Monumental Bronze Company

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The Monumental Bronze Company of Bridgeport, Connecticut was a monumental mason firm specializing in the production of white bronze (zinc) monumental masonry, active between 1875 and 1912 with subsidiaries throughout the United States (Des Moines, Iowa, Detroit, Michigan, Chicago, Illinois[1]), and Canada.

There were a number of American companies in the 1880s that through their catalogs sold zinc ornaments nationwide, such as “urns, eagles, civic ornaments, architectural details, and even cigar store Indians.” Mullins of Salem, Ohio was the most prominent but only Monumental Bronze purveyed it in grave markers.[2]

A popular white bronze model was the "Infantryman" that was used in the 1880s by many American towns, to commemorate those who served in the Civil War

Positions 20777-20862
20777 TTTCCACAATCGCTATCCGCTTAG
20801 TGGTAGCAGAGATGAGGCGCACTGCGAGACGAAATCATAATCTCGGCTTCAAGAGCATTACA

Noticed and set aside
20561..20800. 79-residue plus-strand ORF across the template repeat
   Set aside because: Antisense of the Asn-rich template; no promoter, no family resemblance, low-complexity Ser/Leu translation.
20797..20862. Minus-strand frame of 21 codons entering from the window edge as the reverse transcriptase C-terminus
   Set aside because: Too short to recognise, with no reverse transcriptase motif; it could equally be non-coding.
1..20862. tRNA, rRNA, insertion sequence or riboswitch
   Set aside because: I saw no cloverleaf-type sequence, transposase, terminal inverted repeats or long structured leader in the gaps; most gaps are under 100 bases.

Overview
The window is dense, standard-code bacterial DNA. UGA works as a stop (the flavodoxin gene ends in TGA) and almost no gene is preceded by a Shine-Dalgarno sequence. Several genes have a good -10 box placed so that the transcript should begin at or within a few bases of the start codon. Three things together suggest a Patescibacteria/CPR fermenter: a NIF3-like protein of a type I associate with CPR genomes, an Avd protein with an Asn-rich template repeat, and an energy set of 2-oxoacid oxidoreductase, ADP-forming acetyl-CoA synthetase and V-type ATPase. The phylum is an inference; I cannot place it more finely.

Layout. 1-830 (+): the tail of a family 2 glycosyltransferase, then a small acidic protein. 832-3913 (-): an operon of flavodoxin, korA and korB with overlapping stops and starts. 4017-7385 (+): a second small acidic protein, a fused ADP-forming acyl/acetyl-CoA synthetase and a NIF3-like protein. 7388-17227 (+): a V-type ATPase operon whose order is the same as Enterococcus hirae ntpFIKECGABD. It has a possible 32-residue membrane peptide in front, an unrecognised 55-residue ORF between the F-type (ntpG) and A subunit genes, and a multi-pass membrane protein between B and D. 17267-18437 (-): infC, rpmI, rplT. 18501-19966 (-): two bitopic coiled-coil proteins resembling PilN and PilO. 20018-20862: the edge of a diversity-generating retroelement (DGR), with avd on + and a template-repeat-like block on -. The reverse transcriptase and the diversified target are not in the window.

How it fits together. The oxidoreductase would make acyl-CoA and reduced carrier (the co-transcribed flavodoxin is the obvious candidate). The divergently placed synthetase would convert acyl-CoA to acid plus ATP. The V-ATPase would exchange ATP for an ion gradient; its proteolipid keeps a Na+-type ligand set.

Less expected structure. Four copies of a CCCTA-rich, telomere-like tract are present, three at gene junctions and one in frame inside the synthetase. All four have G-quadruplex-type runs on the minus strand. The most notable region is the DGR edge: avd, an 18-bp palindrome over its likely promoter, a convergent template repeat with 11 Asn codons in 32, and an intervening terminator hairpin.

In the late 1800's, the company sold two versions of a Civil War soldier memorial, with nearly identical designs. The Union model had "U.S." (United States) on the belt buckle, while the Confederate model had "C.S." (Confederate States).[3]

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  1. ^ Grissom, Carol A., Zinc Sculpture in America: 1850-1950, University of Delaware Press, Newark, 2009 p. 510
  2. ^ Richard E. Meyer, ed. “Cemeteries and Graveyards: Voices of American Culture.” (Logan, Utah: Utah State University Press, 1992). “Monumental Bronze: A Representative American Company” by Barbara Rotundo, p.263-292.
  3. ^ Fisher, Marc (August 18, 2017). "Why those Confederate soldier statues look a lot like their Union counterparts". Washington Post. Retrieved 2017-08-19.